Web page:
Scrum As An Interface Instead Of An Abstract Class

March 15, 2018 — Posted by Al Shalloway

Someone on a discussion group commented: Scrum is like an abstract class. The team must "subtype" the class appropriately for the particular situation to actually deliver high quality working software sustainably. The Scrum Guide does not tell you how to do that because the appropriate things to add vary from situation to situation - no single process is appropriate for all situations.

My response was: This is a perfect metaphor and illustrates the challenges that Scrum has & and to some extent why. Modern design techniques (design patterns thinking) now eschew the use of abstract classes and consider the use of interfaces to be better. Why? Because an abstract class forces its behavior on all of its sub-classes. Different implementations may need different behaviors. While it’s possible to override the base class behavior once there become many situations, doing this results in complex hierarchies.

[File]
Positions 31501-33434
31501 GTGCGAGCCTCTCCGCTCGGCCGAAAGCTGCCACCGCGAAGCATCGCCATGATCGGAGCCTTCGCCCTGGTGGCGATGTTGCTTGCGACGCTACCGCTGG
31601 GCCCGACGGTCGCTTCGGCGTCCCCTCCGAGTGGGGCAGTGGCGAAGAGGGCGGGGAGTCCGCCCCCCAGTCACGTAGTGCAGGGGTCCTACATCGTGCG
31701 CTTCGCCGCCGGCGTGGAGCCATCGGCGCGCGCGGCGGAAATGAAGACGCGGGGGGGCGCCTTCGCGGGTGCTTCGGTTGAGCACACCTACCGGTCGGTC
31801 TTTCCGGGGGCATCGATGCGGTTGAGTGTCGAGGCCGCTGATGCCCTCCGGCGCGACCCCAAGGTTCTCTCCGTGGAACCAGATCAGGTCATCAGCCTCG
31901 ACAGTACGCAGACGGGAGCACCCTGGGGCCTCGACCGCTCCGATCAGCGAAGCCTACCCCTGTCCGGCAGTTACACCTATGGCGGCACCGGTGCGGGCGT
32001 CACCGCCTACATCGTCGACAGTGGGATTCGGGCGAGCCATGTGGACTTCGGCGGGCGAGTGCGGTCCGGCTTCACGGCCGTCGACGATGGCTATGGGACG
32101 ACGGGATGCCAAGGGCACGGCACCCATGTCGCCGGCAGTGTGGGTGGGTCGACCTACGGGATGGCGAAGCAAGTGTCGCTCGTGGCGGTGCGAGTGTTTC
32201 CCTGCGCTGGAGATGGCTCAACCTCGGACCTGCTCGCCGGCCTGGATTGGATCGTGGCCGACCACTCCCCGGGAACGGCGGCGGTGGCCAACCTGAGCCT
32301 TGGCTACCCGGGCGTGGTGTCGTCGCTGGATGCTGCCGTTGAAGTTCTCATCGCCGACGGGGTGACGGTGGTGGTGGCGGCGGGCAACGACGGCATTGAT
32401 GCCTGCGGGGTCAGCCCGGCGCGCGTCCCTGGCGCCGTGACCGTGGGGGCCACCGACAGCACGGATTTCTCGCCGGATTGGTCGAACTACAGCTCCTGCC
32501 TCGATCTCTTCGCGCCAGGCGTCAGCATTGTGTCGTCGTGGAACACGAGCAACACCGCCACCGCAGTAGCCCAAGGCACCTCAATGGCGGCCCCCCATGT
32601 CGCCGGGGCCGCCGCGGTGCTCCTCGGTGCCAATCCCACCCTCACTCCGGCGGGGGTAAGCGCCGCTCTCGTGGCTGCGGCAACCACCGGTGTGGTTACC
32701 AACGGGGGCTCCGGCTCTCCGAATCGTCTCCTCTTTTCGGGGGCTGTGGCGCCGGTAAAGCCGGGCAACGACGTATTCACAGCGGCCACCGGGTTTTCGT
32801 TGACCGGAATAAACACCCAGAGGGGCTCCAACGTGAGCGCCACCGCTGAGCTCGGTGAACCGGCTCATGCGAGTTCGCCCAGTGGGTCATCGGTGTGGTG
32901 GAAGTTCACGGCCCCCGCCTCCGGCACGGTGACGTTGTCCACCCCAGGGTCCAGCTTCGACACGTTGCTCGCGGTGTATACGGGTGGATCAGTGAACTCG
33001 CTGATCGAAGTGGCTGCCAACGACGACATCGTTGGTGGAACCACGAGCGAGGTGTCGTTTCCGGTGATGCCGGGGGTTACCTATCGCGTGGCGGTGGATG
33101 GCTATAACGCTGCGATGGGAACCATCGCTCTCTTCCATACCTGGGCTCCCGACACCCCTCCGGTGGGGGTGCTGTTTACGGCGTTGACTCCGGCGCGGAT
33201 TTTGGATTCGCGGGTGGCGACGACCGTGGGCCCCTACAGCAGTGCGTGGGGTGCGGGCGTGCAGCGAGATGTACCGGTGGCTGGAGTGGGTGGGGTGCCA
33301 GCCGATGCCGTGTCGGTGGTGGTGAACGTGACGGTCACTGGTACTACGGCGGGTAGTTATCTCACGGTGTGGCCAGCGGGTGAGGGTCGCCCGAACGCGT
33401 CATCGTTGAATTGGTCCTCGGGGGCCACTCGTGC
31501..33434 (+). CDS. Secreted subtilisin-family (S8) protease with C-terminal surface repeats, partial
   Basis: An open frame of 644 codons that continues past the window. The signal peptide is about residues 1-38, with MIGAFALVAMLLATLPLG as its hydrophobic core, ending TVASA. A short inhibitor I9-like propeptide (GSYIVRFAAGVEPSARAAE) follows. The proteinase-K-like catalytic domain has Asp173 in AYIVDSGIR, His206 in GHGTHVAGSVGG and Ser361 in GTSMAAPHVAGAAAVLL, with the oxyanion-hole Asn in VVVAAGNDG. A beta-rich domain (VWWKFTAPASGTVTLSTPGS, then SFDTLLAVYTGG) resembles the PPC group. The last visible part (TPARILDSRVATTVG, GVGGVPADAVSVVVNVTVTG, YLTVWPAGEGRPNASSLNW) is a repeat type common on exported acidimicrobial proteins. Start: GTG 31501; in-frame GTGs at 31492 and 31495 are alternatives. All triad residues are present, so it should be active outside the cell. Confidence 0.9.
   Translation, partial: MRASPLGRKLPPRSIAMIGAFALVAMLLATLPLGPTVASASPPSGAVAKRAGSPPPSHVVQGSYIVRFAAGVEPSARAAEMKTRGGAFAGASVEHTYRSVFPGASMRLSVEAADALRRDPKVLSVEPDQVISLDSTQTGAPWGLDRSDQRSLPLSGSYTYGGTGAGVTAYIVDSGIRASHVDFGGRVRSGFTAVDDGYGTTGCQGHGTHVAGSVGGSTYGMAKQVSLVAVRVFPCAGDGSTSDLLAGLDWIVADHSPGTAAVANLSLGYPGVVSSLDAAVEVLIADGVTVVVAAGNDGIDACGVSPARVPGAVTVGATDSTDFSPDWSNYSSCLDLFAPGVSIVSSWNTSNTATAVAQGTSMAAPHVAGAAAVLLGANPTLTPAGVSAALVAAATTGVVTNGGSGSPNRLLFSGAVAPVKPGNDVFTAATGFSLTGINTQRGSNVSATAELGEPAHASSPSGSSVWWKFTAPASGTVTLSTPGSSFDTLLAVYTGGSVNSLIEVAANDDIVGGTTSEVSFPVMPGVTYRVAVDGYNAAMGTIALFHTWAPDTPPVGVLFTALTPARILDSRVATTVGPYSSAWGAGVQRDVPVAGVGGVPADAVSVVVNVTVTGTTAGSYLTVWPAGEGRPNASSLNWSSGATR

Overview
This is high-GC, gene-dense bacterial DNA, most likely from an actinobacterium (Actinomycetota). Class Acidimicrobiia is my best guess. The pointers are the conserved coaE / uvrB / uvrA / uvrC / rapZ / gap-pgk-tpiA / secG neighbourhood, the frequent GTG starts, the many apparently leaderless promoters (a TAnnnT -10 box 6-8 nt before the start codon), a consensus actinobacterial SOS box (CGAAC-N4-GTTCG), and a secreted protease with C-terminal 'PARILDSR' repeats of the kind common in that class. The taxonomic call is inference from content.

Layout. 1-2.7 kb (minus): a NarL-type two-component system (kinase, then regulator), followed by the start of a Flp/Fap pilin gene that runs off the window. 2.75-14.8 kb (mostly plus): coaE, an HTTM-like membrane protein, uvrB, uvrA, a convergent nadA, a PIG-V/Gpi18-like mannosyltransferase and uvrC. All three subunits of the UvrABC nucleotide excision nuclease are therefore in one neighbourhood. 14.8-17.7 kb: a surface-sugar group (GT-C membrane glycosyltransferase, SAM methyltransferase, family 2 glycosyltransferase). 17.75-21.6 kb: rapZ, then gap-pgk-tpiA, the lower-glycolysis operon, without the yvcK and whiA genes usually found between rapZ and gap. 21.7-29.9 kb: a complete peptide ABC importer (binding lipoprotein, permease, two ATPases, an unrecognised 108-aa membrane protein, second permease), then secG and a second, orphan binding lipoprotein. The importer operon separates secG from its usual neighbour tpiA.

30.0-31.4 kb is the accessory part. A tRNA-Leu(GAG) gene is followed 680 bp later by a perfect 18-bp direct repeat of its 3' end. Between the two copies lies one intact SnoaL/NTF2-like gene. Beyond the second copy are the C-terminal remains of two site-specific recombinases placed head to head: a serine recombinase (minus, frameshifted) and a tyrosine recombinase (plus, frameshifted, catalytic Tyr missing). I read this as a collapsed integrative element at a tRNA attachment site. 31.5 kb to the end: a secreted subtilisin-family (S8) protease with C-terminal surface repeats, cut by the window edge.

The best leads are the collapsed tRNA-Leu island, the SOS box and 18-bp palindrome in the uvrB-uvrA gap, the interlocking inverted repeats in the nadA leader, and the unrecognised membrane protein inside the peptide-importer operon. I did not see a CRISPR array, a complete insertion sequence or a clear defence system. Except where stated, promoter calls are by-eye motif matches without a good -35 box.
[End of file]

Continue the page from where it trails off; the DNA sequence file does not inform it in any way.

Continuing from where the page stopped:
I think a better metaphor would be to think of Scrum as an interface. It describes the behavior you want, but allows you to implement it in any way you want to.

This is what Scrum as Example is https://lnkd.in/gaZGCKH Love this metaphor and it also illustrates how synthesizing competing ideas can lead to a better one. Thanks.

 

If you're looking for help for your Scrum teams please drop me a line.

Al Shalloway

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About the author | Al Shalloway

Al Shalloway is the founder and CEO of Net Objectives. With 45 years of experience, Al is an industry thought leader in Lean, Kanban, product portfolio management, Scrum and agile design. He helps companies transition to Lean and Agile methods enterprise-wide as well teaches courses in these areas.



        

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